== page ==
from his celebrated poem, or throw
in- characteris'ie impromptu
phrase. - . .
Some, of our rich men, 'by the
way, do not get all the 'credit to
which . they are entitled. ,It strikes
moss.; requiring.no little lieroism to
'refuse to_tike advantage of so many
opportunities' for making one's self
happy by doing : good to other
The • o,rleabirlet, i, N•re , rier's
for Augle:t. , .
AN, lowa. farmer claims to have
dur.to'T: - Cred a process by which Inger may be
extr.seted iron corn,at &cost or three and oLo.
hal t con tei a ? pmind r
i W. H. T..
very _ in
I-changes ? not having to doll liter one
hour and a half at any one • time: _
am unable to describe the best-pad
of theiOuntry east of the Miawe®
becawie of travelingthren& •it in
the night. Thefitate of -
was crossed, however, in- the diy • -
thne, on the first of May. I. like .
,Missonri better than anything that°
seen this Elide of it; Fruit treed were
in full bloom, and looked•besitifidly.
Some of the most iniportant cities of ,
the West were passed on that day ;
but not stopping lautenouei, I can
not describe Jim= much, They are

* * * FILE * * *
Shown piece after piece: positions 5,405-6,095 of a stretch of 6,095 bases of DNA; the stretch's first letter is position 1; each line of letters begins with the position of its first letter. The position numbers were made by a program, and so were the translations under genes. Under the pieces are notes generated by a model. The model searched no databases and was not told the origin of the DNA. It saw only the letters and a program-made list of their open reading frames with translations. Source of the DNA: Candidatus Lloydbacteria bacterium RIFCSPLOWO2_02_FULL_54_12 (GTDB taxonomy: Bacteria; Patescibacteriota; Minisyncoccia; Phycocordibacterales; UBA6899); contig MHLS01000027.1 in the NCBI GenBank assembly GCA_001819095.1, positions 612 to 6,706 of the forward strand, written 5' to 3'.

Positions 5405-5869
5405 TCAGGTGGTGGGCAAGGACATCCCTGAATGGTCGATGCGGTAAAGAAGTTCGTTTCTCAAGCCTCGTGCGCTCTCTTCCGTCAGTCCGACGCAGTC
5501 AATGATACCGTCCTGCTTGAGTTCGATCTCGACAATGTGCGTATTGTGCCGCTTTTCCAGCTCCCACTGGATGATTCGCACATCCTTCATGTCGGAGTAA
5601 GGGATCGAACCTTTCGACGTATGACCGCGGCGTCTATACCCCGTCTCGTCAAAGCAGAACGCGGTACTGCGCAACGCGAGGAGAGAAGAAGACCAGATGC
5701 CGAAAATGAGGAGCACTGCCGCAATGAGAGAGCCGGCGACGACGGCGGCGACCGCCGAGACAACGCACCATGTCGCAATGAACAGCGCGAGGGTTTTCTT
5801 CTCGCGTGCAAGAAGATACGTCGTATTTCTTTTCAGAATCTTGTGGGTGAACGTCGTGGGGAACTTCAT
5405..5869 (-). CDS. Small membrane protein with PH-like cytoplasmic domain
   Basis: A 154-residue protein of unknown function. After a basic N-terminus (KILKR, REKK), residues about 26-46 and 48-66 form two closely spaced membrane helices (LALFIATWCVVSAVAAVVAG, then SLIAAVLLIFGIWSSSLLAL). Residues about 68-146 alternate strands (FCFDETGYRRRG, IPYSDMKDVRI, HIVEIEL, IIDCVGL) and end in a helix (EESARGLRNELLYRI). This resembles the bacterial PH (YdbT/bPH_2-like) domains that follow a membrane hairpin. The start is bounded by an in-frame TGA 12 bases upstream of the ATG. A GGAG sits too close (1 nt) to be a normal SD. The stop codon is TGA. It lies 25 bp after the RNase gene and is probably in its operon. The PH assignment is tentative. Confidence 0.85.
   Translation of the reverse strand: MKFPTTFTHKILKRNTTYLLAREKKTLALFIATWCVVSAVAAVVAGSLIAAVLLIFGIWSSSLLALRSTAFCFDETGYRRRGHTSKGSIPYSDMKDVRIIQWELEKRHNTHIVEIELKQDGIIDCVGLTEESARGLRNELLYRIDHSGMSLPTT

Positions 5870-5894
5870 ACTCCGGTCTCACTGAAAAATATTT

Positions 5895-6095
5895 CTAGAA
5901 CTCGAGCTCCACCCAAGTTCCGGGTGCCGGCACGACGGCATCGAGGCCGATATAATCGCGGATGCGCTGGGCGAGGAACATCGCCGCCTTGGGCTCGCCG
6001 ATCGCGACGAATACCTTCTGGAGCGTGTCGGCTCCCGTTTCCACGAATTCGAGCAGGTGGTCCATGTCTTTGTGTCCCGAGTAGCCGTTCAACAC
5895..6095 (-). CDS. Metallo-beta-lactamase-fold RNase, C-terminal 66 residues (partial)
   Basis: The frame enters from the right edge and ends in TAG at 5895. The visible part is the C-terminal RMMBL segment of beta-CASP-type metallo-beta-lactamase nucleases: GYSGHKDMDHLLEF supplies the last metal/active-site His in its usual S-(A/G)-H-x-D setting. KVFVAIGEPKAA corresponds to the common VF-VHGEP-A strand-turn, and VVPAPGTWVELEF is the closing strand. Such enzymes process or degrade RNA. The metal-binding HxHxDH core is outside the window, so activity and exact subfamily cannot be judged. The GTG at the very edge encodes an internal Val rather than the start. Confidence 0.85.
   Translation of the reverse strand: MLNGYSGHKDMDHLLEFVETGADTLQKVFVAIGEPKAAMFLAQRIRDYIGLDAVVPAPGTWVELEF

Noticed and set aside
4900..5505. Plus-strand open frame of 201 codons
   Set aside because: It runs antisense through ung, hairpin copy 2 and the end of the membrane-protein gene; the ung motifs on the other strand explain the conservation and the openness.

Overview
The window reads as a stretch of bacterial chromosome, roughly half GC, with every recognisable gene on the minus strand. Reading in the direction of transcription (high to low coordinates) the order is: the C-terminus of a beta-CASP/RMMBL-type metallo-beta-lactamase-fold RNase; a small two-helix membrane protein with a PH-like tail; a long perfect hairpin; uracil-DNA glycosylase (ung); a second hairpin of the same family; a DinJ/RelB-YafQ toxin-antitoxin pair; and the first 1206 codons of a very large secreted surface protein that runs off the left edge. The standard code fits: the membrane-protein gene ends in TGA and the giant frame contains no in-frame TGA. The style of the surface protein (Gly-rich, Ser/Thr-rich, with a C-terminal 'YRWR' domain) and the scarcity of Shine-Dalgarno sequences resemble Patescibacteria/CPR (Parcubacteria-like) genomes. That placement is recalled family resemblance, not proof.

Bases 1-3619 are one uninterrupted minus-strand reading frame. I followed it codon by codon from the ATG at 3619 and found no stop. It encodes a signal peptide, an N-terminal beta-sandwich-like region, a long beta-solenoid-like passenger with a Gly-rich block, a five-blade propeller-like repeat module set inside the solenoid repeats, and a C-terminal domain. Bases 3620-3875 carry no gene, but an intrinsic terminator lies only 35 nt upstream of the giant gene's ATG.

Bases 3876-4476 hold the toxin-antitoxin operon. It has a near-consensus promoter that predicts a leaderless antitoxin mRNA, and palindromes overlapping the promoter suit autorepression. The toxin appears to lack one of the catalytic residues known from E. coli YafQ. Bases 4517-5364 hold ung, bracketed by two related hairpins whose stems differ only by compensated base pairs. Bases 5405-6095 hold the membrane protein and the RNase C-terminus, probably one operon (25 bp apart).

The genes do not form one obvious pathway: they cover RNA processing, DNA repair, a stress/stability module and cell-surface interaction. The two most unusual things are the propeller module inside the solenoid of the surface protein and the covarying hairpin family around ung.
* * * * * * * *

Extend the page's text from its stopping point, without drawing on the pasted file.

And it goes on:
St. Louis, Jefferson City and Kansas - -
City. The - hatter place was reached
about 11. o'clock e. it., and soon de- . A
parted- from, on the way. across the •
"plains," The more fertile part of ,
gonna -was tiaversed in tha
Topeka, Lawrence, Leavenworth and
other towns were east of : the train
-when mo came. - Now came a
si?ht such as had never been mine to
witness., - All that could be seen was
that great ocean of drY, barren look
ing land, with now and then a small
town, along the line of road, until , -
towards night, when - buffalo, ante
lope, wolves, etc., would. break the
monotony by their appearance. I
now was brought to witness what I.
had before read of, that- of shooting
Ifrom , the car windows at the animals
as we passed along ; tait'l think the
animals were none the worse offafter
all the shooting. ,On the morning of
the 3d, the dull monotony was -
changed to a sight more graced than • •
.caa,be described by pen.. The _great .
Pocky Mountains were in full view ;
nearly all covered with mow, pre
[smiting such an august appaunnee
as the sun came up and shone upon
them. Denver was also reached &bent
7 o'clock on the morning of the